Stone World

From the Editor

January 1, 2005
In this issue of Contemporary Stone & Tile Design, we took a different approach in selecting the subject for our “Interview” feature. Whereas our past interview subjects have historically been architects or interior designers, this issue features architectural sculptor Darrell Petit, who has worked with some of the top names in architecture and landscape design .

Our discussion covered a broad range of subjects, including stone quarrying and selection as well as the blending of sculpture and architecture. A common thread in many of our exchanges was stone detailing; specifically, how to use stone in a manner that takes advantage of its three-dimensional qualities. “In my case, I am mostly working with stone as a solid entity, and the quality of the granite is always pronounced. I am not usually looking to use it as a cladding, veneer or a covering,” the sculptor said. “Speaking generally, I think there is a great crisis in the world of architecture on how to handle a corner. That one specific detail can be handled a number of different ways to enhance the three-dimensionality of the material and in effect the architecture. Roche Dinkeloo's Museum of Jewish Heritage is a good example of a building with a definitive granite corner detail. I.M. Pei's Bank of China is a masterpiece.” During Roche Dinkeloo's work on the Museum of Jewish Heritage, renowned architect Kevin Roche told Petit that he wanted the interior panels of Jet Mist granite to “appear as though they had been ripped out of the earth,” an aesthetic that clearly demonstrates the true essence of natural stone.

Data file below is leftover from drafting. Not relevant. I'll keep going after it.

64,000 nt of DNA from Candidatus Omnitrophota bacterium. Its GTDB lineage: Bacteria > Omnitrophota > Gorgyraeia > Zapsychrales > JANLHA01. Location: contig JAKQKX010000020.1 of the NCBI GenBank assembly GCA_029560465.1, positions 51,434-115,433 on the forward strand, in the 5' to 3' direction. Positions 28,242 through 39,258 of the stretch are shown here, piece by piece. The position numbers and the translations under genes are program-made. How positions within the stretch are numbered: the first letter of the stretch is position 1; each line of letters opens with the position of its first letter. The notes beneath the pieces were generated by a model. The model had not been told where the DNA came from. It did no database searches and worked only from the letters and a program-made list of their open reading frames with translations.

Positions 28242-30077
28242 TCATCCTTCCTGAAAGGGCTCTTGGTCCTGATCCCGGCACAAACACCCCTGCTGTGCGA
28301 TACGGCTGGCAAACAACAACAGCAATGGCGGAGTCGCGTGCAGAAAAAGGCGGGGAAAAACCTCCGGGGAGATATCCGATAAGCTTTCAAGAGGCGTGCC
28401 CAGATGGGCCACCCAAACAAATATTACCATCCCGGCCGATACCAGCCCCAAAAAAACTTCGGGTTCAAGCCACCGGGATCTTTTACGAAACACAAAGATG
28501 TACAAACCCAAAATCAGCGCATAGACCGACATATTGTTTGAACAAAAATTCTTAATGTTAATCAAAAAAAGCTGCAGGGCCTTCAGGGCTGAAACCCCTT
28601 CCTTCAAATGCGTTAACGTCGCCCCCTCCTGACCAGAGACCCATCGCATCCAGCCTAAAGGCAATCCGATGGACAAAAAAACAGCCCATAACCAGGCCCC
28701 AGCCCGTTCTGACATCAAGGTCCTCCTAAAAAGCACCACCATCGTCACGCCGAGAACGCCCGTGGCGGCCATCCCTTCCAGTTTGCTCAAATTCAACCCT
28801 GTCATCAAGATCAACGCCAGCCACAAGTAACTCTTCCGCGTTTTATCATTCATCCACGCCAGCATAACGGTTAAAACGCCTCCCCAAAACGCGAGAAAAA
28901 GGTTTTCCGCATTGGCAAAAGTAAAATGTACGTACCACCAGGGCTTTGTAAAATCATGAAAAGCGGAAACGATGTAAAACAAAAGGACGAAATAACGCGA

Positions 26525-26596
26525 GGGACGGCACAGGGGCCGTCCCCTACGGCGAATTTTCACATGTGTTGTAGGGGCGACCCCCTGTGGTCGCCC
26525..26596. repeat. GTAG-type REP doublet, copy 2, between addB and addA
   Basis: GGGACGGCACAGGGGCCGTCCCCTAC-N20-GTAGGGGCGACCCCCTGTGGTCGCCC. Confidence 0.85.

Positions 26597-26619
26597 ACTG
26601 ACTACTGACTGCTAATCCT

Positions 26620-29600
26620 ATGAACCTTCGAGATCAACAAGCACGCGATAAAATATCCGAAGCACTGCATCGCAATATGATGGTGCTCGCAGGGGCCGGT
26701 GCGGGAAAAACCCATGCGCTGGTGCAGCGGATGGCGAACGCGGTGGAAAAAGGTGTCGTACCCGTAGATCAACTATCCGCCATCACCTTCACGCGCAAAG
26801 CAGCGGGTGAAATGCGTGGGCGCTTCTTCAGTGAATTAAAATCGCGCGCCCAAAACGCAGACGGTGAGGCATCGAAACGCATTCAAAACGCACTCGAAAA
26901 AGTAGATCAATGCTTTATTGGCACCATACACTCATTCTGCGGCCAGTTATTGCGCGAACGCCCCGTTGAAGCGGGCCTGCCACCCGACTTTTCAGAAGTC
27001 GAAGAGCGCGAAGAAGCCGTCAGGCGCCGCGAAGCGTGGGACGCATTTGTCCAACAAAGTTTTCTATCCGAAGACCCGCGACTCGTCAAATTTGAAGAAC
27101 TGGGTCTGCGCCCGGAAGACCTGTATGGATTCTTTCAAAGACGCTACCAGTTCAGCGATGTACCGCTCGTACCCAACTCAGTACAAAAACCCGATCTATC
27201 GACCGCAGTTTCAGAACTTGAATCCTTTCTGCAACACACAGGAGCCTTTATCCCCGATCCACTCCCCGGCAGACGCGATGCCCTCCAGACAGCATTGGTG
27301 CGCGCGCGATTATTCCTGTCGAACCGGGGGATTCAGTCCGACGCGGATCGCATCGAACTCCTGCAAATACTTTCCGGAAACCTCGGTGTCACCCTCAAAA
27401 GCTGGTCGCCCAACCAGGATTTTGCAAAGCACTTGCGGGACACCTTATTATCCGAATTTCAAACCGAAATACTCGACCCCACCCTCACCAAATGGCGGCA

One device for understanding the potential for natural stone is to visit the source. “A trip into the quarry can help develop a deeper understanding of stone in its raw state, and this experience will inevitably inform your design,” Petit said, adding “I prefer the creative chaos of the quarry as opposed to the more controlled arena of the fabrication plant.”

In addition to detailing, the scale of stone use can also express the natural form of the material. “Think of the ancient stone monumental projects where the scale of the stone elements is colossal - the scale of columns, lintels, panels, of great stepping stones,” Petit said. “Once stone elements are greater than the human scale . . . then that material becomes a greater material entity than yourself.”

This type of scale and detailing can be also be found in this issue's “Classic,” the Shanghai Customs House, which was built in 1927. Massive blocks of granite were used for the exterior, along with substantial stone columns. This gives the building a solid presence along Shanghai's main thoroughfare, The Bund. Despite the continual rush of pedestrian activity, the Customs House stands as a symbol of permanence and solidity, and despite its relatively young age, it recalls classic stone detailing that transcends time.

Michael Reis
Senior Editor